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Dementia Care Rules for SNFs Cheat Sheet by

Dementia Care Rules for SNFs F-Tags
rules     federal     care     snf     healthcare     dementia     f-tags


The Centers for Medicare and Medicaid Services (CMS) outlined revisions to State Operations Manual (SOM) regula­tions, effective November 28, 2016, in a survey & certif­ication memo. For nursing facilities caring for residents with dementia, the new rules have a particular bite; dementia care and cognitive impairment are mentioned over 150 times, directly impacting 10 federal deficiency tags and cross-­ref­ere­ncing multiple others.

Rule #1: Facility Assessment F490

The most signif­icant change to the State Operating Manual (SOM) is the requir­ement for every nursing home to develop a compre­hensive facility assessment by November 28, 2017. In F490, Admini­str­ation, facilities “must conduct and document a facili­ty-wide assessment to determine what resources are necessary to care for its residents compet­ently during both day-to-day operations and emerge­ncies.” By defini­tion, the facility plan must include the facility’s dementia management programs. After analyzing their resident popula­tion, facility leaders must detail residents’ needs, required staff compet­encies, physical enviro­nmental needs, emergency response and much more.

Rule #2: Quality of Care - F309 Tag

The 61 pages of instru­ction to the surveyors in F309, Quality of Care, deserve a thorough review by facility staff. In this section, CMS provides an overview of dementia and behavioral health and defines behavioral interv­ention, person­-ap­pro­priate care, and approp­riate medication use in residents with dementia.

Rule #3: Unnece­ssary drugs - F329 Tag

F329 focuses on whether medica­tions ordered to treat conditions are being “monitored for effect­iveness and for adverse conseq­uences, including whether any symptoms could be related to the medica­tions.” For residents with dementia, the SOM added that facility staffing should be arranged to “optimize famili­arity and consis­tency for a resident with symptoms of dementia” as a nonpha­rma­cologic interv­ention. Oversight of medication regimens by consistent staff who know their residents is an effective approach to avoiding unnece­ssa­ry-drug citations.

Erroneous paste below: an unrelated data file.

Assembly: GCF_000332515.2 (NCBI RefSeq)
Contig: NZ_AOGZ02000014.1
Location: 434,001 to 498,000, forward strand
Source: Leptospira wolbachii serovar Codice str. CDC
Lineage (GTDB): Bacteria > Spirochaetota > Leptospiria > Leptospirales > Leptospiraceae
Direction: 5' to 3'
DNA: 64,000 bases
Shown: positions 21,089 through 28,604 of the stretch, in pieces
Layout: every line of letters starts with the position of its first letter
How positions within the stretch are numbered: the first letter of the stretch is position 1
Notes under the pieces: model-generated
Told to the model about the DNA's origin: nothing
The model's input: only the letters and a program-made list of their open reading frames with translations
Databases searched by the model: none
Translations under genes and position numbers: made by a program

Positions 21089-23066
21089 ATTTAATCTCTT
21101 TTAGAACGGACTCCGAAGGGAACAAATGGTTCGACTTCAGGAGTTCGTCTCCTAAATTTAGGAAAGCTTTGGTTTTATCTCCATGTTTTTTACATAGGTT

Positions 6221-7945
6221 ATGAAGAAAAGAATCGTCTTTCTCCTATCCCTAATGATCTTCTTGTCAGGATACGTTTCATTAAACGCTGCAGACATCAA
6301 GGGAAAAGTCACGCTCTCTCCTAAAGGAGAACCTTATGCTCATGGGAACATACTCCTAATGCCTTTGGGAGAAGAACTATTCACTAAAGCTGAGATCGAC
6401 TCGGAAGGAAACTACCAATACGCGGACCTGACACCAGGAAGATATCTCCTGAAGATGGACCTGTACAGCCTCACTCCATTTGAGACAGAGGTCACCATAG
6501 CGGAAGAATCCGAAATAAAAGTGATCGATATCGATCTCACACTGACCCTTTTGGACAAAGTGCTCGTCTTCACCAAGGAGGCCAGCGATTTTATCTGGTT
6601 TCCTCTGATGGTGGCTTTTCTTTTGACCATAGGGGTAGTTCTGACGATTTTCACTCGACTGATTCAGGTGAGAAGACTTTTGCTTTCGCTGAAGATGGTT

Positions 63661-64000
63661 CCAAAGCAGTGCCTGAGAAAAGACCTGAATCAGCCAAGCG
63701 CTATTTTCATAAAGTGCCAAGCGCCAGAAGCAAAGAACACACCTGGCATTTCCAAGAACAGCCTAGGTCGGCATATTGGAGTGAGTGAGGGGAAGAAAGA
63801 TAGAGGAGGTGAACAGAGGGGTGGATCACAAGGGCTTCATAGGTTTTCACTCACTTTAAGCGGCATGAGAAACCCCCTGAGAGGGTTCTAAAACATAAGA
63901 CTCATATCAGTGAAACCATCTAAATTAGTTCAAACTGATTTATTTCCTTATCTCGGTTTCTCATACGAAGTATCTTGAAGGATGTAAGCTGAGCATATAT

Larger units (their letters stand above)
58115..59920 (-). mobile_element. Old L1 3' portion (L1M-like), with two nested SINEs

In the most signif­icant change, effective November 28, 2017, residents are not to receive PRN antips­ychotic medica­tions unless for a specific, documented diagnosis. PRN orders for psycho­tropic drugs must not be given beyond 14 days without the prescr­ibing practi­tioner docume­nting the rationale. Time frames for continued PRN use must be documented in the medical record.

Rule #4: Dignity - F241 Tag

F241 details privacy during care, covering of catheter bags in public, and much more that should be consid­ered. Surveyors will also observe whether “staff members respond in a dignified manner to residents with cognitive impair­ments, such as not contra­dicting what residents are saying.

Rule #5: Profic­iency of Staff - F498

Competency of staff to care for cognit­ively impaired residents is in surveyors’ bull’s­-eye. Facility staff must ensure that “nurse aides are able to demons­trate competency in skills and techniques necessary to care for residents’ needs, as identified through resident assess­ments, and described in the plan of care.” In F498, the SOM mandates that staff competency assessment “include dementia management training and resident abuse prevention training.” This is a repeat of language in F226, Policies and Procedures (described above), so citations in one tag could lead to a cross-­ref­erenced citation tag.